Nostalgia is an important element in Ya Kun locations, so all outlets have the same posters depicting the ambience of bygone days and the history of Ya Kun. While these posters are protected nationally through trademark applications, they, along with all of Ya Kun’s manuals and other materials used in its franchise system, are also protected through copyright. The text for Ya Kun’s history and profile are also displayed in domestic outlets and thus enjoy copyright protection.
A key to Ya Kun’s IP strategy is its know-how represented in its trade secrets. The company’s coveted kaya jam recipe is a closely guarded family trade secret, and it is manufactured in a separate, family-owned facility by staff made of only family members. Mr. Loi and his family work hard to ensure that this recipe is not disclosed. Another important trade secret is Ya Kun coffee, which uses a special mix of various types of coffee beans which gives it a special aroma and flavor.
A typical Ya Kun franchise in a shopping mall
(Photo: Alan Chan)
Ya Kun’s franchise program was developed in a way to enable the company to franchise its business properly and use the correct strategies and tools to manage and protect its IP. Just before the launch of the franchise system in 2001, the management of Ya Kun International felt that it should tap into the nostalgia the Ya Kun brand represented and provide every customer with the ambience of bygone days, but at the same time offer a modern, comfortable air-conditioned store to appeal to contemporary lifestyle. Prices at Ya Kun Café franchise locations had to remain affordable and cater to local tastes without duplicating the many Western-styled coffee franchise outlets.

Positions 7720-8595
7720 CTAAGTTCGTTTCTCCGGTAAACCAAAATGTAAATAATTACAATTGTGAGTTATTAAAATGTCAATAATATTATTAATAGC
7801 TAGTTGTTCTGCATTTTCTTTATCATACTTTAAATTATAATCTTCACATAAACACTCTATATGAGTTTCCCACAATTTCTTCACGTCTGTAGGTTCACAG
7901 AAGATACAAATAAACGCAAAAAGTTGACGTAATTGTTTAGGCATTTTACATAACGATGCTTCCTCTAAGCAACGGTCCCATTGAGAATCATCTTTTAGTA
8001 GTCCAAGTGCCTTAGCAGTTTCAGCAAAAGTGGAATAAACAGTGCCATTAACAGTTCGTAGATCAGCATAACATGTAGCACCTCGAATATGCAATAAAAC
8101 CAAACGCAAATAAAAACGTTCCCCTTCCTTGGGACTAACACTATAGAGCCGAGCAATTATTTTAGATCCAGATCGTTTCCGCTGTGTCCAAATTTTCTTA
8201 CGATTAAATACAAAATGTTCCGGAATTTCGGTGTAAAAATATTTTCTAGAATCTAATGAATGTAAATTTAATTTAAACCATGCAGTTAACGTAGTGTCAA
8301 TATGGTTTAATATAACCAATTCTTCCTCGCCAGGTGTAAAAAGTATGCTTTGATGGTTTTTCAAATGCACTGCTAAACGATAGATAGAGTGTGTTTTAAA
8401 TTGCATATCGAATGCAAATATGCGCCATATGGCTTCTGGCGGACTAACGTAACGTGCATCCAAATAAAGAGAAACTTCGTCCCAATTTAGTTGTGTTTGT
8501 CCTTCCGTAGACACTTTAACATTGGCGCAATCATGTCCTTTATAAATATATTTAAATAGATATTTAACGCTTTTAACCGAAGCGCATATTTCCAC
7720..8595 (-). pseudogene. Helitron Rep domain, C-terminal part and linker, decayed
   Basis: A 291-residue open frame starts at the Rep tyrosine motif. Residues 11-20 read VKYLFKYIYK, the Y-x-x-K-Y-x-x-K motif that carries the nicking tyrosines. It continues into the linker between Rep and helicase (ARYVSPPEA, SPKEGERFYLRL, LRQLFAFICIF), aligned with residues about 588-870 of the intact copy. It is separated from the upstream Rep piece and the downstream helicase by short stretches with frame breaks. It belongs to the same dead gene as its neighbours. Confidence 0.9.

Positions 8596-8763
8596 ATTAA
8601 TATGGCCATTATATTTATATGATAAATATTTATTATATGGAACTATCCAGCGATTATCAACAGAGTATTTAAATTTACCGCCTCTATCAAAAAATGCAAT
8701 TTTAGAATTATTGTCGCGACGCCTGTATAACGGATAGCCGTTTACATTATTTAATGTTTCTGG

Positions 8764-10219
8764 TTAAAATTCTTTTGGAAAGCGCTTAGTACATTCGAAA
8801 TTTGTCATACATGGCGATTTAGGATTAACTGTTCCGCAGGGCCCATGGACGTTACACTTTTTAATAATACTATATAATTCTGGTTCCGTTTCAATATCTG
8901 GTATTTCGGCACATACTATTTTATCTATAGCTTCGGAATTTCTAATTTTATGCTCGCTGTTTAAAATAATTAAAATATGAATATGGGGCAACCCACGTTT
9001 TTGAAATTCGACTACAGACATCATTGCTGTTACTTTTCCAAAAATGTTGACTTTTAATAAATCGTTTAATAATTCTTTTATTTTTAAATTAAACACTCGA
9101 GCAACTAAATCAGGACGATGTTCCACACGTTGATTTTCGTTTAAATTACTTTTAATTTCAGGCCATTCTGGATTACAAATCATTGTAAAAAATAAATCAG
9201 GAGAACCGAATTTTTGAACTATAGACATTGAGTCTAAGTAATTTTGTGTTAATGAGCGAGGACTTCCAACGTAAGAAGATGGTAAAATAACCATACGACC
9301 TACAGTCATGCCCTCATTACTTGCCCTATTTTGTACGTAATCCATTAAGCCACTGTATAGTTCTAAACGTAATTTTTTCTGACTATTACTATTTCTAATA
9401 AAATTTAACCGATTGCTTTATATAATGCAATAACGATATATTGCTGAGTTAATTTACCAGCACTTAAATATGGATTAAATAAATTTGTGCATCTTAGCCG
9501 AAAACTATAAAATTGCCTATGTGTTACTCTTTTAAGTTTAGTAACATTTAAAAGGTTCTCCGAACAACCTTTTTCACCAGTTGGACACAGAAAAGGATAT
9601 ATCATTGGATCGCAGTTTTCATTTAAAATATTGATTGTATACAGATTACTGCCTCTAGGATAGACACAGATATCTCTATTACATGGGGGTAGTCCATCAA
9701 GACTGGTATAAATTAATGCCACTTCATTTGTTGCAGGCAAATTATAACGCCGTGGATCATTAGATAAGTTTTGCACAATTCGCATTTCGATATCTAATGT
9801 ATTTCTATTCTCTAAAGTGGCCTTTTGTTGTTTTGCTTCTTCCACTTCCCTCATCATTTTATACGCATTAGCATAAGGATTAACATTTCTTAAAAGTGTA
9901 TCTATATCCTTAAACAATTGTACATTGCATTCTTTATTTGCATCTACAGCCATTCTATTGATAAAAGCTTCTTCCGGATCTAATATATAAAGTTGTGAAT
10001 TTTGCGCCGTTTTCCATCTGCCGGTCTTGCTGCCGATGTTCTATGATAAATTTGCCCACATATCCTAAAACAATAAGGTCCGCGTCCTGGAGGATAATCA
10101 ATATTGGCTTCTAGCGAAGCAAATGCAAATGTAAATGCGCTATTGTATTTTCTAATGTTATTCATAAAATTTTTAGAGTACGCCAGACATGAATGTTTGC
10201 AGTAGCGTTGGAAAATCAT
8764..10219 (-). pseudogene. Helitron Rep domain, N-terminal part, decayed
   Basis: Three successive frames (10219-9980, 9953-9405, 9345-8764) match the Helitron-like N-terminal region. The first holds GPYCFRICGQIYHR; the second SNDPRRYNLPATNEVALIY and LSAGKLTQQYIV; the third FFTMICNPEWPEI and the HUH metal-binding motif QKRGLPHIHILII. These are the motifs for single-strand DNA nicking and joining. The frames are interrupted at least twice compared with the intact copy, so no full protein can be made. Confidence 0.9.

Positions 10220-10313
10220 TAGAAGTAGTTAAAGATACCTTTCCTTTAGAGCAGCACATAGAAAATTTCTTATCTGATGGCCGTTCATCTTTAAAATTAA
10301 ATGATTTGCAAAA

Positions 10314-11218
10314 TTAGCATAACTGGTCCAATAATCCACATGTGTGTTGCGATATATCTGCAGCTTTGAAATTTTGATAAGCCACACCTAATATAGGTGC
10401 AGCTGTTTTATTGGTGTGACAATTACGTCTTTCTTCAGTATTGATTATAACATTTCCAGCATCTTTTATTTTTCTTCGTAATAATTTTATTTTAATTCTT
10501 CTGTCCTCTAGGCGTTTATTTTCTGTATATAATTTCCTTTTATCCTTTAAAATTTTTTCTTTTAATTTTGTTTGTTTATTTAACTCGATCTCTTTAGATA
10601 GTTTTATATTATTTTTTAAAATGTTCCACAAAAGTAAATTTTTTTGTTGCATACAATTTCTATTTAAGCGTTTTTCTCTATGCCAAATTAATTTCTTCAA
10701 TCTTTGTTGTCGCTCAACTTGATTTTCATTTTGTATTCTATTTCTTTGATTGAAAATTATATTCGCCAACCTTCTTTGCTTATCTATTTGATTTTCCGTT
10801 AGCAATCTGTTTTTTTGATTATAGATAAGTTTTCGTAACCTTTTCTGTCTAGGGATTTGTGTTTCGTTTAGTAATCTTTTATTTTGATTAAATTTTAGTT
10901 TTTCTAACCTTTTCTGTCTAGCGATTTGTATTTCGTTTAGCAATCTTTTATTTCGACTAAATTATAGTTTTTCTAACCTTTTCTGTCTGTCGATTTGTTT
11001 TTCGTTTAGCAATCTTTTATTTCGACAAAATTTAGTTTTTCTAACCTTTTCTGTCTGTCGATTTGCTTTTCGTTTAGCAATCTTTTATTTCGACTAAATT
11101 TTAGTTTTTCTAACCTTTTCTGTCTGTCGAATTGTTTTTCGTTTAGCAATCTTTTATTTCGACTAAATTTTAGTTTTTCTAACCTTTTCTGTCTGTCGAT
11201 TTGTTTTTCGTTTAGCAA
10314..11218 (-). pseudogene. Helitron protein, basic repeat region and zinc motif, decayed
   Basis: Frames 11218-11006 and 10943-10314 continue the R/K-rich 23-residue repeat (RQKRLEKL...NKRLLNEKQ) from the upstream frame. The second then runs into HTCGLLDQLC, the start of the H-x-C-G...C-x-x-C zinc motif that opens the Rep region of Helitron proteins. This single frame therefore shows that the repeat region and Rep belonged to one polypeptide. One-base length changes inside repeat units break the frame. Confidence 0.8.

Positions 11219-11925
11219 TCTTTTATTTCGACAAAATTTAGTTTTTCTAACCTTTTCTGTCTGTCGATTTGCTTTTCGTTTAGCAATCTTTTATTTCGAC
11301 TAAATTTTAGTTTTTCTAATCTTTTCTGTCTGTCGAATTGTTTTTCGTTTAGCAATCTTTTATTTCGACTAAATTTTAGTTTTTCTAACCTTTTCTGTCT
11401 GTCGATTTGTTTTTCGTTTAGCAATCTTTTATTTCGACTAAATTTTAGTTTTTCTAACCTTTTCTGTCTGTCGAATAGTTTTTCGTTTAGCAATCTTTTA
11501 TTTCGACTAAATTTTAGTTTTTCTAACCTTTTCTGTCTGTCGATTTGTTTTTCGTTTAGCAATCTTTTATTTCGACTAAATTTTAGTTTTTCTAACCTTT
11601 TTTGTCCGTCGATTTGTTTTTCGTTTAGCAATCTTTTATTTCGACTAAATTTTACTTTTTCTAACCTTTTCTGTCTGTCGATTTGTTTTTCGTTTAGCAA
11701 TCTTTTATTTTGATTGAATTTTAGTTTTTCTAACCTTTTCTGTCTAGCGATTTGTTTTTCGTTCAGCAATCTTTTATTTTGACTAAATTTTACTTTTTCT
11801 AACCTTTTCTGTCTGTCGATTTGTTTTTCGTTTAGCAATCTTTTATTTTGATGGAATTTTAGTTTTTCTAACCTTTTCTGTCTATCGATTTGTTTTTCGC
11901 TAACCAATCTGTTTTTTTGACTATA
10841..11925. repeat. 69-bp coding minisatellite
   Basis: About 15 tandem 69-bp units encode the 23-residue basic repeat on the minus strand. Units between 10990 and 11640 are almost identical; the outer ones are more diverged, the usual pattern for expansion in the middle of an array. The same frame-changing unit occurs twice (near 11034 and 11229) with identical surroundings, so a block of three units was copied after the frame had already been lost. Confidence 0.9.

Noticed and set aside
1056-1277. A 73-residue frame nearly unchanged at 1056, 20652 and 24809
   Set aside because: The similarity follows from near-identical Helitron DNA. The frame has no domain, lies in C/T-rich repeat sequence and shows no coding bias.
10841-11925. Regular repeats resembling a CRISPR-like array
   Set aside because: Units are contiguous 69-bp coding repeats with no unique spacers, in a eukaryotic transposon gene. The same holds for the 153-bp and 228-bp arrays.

The Ya Kun franchise package gives franchisees the rights to operate the Ya Kun Kaya Toast concept, use of Ya Kun’s distinctive identity and trademark, initial and ongoing support, free exchange of new ideas, research and development (R&D), marketing and public relations support and a steady supply of official Ya Kun products. Ya Kun’s franchise strategy proved to be successful, and it allowed it to expand rapidly and develop a wider market for its products. In September 2001, the first Ya Kun Café franchise outlet opened at Robinson Point in Singapore’s central business district. This initial franchise provided Ya Kun International with a lot of important feedback, which helped it to improve its franchise model and rapidly expand throughout Singapore and other foreign markets.